To ride a two-wheeler, stay up late, watch scary movies…trying desperately to keep up even though lagging behind is part of the circle of life? Every kid has to fight to fit in, but when mobility is a challenge, it’s even more of a battle.
Two-year-old Armani knows the struggle well. She was born with spinal muscular atrophy (SMA) type 1, a rare genetic condition of the spinal cord that causes progressive muscle atrophy, difficulty feeding, swallowing, and breathing, and comes with a very grim prognosis. The key to beating the odds is keeping the respiratory system healthy, a monumental task Armani’s family faces every day.
From the beginning, her family had no reason to suspect Armani would be born with a potentially-fatal condition. Her mom’s pregnancy was normal, and Armani passed all her newborn screens with flying colors, but within a few weeks, Armani’s mom Amber was worried – she wasn’t trying to lift her head, something babies typically do around four weeks, and she just seemed “floppy.”
“We tried to reassure her everything was O.K., that all babies develop differently, but her intuition was telling her something was wrong,” remembers Armani’s Gramma Jodi. The pediatrician thought something was wrong, too, and there began the battery of neurological and genetics testing that would ultimately reveal a devastating diagnosis.
“As soon as I heard the word ‘atrophy’ I started crying,” Jodi continued. “Amber didn’t immediately know what it meant, but I knew it was bad.”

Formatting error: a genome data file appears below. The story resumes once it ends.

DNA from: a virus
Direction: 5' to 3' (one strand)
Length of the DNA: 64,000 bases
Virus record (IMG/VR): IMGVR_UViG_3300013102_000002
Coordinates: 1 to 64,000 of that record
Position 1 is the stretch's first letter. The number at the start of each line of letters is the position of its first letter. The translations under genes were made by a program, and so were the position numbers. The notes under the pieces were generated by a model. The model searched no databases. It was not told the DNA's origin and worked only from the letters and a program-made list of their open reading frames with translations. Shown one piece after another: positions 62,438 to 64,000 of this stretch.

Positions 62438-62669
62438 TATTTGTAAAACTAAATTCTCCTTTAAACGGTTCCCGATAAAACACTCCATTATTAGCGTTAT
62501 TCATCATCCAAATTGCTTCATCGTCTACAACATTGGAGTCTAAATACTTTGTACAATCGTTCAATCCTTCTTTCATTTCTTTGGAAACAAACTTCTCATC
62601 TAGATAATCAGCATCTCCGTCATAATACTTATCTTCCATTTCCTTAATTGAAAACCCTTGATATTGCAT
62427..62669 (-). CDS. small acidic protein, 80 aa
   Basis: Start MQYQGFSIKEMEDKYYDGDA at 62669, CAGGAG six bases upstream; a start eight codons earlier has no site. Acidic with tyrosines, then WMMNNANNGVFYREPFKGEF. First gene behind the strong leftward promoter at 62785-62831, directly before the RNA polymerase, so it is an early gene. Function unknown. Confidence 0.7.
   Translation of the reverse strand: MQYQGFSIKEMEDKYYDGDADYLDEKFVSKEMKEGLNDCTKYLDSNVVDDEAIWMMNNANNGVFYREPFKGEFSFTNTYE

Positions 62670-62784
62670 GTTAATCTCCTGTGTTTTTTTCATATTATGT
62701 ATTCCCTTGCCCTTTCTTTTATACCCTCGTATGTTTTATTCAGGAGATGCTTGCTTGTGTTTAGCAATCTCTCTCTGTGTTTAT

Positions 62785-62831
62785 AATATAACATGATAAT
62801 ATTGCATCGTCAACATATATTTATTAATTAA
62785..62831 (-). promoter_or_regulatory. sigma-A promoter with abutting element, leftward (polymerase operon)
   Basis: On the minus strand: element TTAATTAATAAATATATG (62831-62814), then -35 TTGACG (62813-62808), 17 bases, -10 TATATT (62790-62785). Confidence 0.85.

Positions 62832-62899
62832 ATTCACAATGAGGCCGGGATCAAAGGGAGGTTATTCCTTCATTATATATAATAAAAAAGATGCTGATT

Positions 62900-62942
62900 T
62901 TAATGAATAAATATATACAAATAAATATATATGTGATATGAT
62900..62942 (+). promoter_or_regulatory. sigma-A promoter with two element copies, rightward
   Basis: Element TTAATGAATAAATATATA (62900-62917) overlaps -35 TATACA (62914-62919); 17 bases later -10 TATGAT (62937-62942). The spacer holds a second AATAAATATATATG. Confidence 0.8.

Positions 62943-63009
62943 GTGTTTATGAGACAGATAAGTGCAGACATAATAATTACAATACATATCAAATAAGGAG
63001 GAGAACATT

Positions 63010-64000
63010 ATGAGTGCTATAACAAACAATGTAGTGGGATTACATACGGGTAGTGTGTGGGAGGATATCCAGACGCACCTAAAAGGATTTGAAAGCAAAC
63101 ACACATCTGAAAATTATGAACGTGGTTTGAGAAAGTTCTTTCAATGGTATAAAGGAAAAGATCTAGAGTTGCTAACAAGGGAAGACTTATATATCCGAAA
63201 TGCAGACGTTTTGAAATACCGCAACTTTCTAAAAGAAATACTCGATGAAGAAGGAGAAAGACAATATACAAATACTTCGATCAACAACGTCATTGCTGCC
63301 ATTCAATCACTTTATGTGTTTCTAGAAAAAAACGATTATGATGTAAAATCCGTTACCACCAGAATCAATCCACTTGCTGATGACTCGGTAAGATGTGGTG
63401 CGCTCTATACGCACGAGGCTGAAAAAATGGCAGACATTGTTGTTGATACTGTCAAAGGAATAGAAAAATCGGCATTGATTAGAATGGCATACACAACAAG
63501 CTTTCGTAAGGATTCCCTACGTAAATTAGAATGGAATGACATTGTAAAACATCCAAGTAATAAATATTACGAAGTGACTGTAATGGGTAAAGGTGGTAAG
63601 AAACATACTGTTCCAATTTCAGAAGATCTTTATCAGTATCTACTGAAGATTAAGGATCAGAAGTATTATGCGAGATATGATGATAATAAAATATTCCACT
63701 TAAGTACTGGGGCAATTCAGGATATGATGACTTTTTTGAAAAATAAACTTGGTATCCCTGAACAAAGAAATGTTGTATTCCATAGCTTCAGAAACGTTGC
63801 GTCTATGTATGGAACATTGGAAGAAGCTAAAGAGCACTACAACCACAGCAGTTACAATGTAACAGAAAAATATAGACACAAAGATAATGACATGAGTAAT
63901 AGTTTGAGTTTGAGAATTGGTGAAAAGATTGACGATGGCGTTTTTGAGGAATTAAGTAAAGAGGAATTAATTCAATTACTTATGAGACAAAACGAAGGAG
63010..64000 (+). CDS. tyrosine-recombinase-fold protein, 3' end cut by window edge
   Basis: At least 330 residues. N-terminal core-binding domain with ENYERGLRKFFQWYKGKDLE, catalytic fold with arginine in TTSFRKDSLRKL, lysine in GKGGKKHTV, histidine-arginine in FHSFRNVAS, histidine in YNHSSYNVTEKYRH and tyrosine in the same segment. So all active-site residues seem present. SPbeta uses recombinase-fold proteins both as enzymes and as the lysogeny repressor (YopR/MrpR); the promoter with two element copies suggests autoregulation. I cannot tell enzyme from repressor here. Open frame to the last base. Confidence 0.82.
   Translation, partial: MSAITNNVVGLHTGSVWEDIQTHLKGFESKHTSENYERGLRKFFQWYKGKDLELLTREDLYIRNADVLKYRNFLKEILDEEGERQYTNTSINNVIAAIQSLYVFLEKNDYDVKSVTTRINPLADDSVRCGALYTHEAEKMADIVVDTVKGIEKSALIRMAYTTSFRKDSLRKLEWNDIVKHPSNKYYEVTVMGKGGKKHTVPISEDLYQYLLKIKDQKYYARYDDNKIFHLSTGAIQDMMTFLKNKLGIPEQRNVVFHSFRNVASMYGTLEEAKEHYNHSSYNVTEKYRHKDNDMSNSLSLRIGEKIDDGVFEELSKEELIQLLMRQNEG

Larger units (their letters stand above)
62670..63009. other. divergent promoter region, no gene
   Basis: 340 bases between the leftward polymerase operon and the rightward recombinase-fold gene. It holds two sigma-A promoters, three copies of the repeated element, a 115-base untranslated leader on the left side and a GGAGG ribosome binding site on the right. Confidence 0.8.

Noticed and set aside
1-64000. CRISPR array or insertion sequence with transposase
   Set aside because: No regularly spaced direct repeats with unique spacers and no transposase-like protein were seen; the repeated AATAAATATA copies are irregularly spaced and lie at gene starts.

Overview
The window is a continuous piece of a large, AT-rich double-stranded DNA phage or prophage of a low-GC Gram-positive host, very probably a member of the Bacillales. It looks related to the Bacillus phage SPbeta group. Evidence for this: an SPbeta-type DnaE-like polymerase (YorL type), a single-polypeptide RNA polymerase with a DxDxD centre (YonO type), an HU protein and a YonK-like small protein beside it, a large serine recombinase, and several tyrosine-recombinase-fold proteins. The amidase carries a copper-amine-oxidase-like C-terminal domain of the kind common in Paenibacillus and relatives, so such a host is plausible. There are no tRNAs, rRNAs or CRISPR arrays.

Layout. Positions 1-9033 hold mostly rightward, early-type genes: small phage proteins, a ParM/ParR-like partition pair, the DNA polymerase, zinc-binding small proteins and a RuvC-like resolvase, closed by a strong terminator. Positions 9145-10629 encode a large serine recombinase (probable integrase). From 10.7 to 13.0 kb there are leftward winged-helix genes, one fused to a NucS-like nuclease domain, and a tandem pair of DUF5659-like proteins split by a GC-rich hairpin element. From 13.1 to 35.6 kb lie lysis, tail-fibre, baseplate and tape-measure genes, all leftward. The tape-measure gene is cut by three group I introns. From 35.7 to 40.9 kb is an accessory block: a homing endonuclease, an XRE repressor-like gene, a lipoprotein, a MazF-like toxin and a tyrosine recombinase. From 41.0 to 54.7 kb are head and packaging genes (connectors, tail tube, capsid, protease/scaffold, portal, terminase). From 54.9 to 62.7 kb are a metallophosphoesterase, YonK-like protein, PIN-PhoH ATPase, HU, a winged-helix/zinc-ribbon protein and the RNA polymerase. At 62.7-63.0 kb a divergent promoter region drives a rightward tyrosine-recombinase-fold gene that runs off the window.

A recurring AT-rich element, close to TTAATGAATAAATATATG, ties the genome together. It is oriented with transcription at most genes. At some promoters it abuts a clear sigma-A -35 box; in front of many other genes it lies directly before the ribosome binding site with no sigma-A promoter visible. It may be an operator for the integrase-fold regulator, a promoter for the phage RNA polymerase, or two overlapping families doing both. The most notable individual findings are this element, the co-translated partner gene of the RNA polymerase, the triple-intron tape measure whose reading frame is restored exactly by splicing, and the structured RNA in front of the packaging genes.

Doctors explained the life expectancy for patients with SMA1 was about two years, but with meticulous respiratory care, there was hope Armani could live longer. Even better, they said, the first ever FDA-approved treatment for SMA1 had been approved just two months earlier, so if there was ever a time to be diagnosed with SMA, this was it.
At just four months old, doctors injected the new medication into Armani’s spinal column to stop the spread of SMA1. She had another treatment four months later, and will have one every four months for the rest of her life.
But it’s so worth it. Kids like Armani were never expected to walk, eat, or breathe on their own, but with the new treatment, they’re accomplishing things doctors never dreamed possible.
Armani can sit unassisted, scoot slowly on her behind, and ride her little princess car, even in the hospital.
She loves to eat, though she still has a g-tube for fluids and medication, and has a masterful pout for demanding more of her favorite foods – ice cream and candy, my kind of girl.
And last year, she hit the milestone science said she never would.
Armani has battled major illness more times than any kid should, but she’s fought her way back every time, pushing on toward her next goal…
She can’t walk or crawl yet, but Armani’s physical therapist is hopeful one day she might – they’re working on building strength and stability every day, and improving balance so she doesn’t need so much assistance to get around. Because honestly, you can’t keep up with the big kids if you can’t keep up with the big kids.
“She’s so, so smart,” Jodi said. “And she wants so badly to do what other kids are doing – play hide and seek, run around, be independent. More than anything, we want her to reach her goals and beyond.”
We didn’t think mobility seemed like too much to ask, so we wanted to help.
Did you know insurance won’t pay for a manual wheelchair for kids under three? Even if their entire lives have been a struggle and it’s the one thing that will help them feel less different and more like a kid? Chive Charities believes everyone, big and small, deserves the freedom of mobility, so we provided a $3,000 grant for the tiniest, most adorable manual wheelchair you’ve ever seen. The custom wheels arrive later this week, and we fully expect Armani will be cruising right along with the big kids on Day One.
Big thanks to our monthly donors for making this, and all our Chive Charities grants possible – you really do make the world 10% happier. If you’re not one of them, it’s not too late to change the life of our next grant recipient! Become a Chive Charities monthly donor RIGHT HERE.